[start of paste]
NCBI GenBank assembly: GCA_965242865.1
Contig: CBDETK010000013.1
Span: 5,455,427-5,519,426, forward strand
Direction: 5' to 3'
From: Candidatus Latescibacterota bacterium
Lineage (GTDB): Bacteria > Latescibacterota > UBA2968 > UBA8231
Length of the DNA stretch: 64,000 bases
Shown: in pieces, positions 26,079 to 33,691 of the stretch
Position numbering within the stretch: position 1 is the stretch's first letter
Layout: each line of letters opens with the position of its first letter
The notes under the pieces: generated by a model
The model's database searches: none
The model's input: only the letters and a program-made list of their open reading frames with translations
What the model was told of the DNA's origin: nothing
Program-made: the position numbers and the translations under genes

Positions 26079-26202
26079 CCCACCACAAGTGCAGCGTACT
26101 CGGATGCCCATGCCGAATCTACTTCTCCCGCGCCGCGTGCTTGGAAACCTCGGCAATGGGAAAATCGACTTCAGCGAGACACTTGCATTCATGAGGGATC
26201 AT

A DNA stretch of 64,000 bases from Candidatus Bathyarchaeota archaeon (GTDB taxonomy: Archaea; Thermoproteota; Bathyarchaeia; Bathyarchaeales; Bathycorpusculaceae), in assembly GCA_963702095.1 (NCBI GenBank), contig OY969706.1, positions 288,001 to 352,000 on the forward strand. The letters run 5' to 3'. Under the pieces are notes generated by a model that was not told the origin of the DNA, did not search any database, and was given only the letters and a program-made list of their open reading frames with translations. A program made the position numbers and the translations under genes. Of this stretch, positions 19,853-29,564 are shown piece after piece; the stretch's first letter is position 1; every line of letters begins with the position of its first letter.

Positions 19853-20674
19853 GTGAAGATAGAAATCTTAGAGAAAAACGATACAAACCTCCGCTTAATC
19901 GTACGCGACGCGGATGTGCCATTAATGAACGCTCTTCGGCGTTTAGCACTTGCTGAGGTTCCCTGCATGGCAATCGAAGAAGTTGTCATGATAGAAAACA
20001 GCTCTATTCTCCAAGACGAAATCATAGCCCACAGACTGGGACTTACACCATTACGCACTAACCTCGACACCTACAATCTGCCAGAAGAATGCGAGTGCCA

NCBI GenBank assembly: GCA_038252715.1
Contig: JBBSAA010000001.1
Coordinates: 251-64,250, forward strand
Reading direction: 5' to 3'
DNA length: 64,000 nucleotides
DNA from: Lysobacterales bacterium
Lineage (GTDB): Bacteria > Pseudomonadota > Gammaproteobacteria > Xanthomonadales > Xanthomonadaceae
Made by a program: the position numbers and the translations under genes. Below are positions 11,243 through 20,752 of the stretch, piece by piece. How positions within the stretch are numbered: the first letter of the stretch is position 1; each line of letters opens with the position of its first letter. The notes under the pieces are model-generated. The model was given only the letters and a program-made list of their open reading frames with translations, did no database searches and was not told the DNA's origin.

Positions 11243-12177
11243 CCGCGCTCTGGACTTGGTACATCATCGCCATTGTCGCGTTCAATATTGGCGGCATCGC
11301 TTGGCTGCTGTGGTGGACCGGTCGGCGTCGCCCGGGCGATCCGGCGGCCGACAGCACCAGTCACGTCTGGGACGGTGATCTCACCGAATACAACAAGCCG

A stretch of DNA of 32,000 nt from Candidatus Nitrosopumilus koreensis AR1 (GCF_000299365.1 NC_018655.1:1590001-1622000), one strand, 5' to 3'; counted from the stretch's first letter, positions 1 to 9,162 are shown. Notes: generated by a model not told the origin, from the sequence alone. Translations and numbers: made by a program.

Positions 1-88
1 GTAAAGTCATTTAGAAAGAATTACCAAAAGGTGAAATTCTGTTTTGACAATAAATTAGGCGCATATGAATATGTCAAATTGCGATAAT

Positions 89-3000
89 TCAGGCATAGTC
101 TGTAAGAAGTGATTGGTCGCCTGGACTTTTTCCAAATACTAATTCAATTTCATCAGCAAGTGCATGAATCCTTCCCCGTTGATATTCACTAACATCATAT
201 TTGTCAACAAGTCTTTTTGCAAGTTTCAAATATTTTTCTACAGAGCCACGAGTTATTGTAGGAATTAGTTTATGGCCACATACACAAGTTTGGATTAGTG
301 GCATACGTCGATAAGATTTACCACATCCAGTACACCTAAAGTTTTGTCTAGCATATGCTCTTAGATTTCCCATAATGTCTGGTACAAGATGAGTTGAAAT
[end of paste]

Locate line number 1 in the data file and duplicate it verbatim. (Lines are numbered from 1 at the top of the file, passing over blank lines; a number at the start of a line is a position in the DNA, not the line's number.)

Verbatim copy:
NCBI GenBank assembly: GCA_965242865.1